Tuesday, March 23, 2010

Canada's Action Plan - Fixing broken windows

You have probably seen that picture on the left, either at the roadside or in the media. It advertises the Canadian government's plan to create jobs in the wake of the Great Recession.
Have you ever wondered how governments create jobs?
Governments obtain income from various kinds of taxes, fees, duties etc. Basically they redistribute a large portion of the wealth of the nation. Adding to the bureaucracy and hiring more government workers certainly creates jobs, but does not add to the wealth of the nation in fact it increases the size of the redistributed portion. Government can also hire private industry to add or improve government supervised infrastructure - effectively "creating jobs". Again this is just money that must be taken out of the private sector - all of us - through greater taxes eventually, or as often happens the government prints more money.
Suppose your after tax income was $6000 per month. That might be enough to take your family on a nice vacation for a week, but your normal expenses that month like mortgage, food, phone, cable etc., would not be paid unless you used savings or borrowed against future income. Generally governments borrow against future income frequently going into debt (deficit spending) which is added to the total debt of the government. The government of Canada and many other countries have done exactly that over the last couple of years. Does it work?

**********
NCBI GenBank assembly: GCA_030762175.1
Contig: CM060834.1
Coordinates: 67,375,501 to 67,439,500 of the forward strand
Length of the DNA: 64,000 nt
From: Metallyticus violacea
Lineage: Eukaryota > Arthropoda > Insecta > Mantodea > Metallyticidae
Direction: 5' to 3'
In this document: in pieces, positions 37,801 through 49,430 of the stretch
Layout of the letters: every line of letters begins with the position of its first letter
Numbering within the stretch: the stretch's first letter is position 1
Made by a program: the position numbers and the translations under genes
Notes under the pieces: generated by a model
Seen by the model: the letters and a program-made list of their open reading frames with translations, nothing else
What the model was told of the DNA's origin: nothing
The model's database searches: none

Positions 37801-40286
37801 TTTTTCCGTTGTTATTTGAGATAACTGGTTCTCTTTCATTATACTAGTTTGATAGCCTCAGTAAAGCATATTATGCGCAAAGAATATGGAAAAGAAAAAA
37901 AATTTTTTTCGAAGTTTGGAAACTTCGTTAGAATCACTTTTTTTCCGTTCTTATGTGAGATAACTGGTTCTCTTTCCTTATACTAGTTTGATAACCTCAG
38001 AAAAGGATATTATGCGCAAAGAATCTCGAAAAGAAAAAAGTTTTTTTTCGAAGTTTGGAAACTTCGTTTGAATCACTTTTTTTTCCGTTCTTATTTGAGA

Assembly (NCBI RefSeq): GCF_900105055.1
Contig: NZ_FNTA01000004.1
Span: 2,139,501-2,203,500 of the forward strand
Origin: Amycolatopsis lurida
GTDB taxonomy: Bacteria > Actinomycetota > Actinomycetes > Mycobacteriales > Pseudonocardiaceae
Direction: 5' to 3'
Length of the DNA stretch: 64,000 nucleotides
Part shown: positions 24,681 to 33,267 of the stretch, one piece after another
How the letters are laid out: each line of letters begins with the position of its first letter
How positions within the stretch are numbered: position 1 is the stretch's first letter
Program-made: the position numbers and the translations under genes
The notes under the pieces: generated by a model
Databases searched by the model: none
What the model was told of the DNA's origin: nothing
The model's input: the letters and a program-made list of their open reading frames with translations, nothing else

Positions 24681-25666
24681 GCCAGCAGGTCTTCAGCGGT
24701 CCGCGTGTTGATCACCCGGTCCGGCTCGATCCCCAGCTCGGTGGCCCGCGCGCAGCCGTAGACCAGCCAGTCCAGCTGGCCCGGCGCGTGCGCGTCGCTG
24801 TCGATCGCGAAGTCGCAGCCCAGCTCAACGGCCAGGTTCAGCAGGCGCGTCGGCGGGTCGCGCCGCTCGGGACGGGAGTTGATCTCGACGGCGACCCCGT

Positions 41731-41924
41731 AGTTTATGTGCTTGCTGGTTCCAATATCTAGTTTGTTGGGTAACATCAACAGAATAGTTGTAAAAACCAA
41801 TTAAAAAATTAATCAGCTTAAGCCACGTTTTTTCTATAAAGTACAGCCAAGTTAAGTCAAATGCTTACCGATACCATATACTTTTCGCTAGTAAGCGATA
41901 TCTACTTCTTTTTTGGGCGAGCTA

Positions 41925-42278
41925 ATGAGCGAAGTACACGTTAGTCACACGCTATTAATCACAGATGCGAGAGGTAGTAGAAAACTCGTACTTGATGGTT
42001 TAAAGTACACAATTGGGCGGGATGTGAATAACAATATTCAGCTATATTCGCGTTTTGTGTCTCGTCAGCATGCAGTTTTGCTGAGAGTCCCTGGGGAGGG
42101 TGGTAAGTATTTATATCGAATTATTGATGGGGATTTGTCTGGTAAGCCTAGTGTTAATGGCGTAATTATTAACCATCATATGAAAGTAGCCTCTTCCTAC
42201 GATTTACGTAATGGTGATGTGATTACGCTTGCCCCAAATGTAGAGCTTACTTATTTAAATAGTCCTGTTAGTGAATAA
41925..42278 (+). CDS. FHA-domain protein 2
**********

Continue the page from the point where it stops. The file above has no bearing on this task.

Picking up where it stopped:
Not according to the Fraser Institute in a report issued today on what caused the economic turnaround we have experienced lately. The report can be downloaded for free, and it basically attributes the turnaround to private investment and exports.
Creation of jobs rarely works the way government claims. In a very entertaining video John Stossel, explains this type of thinking is what economist's call the "Broken Window Fallacy".  


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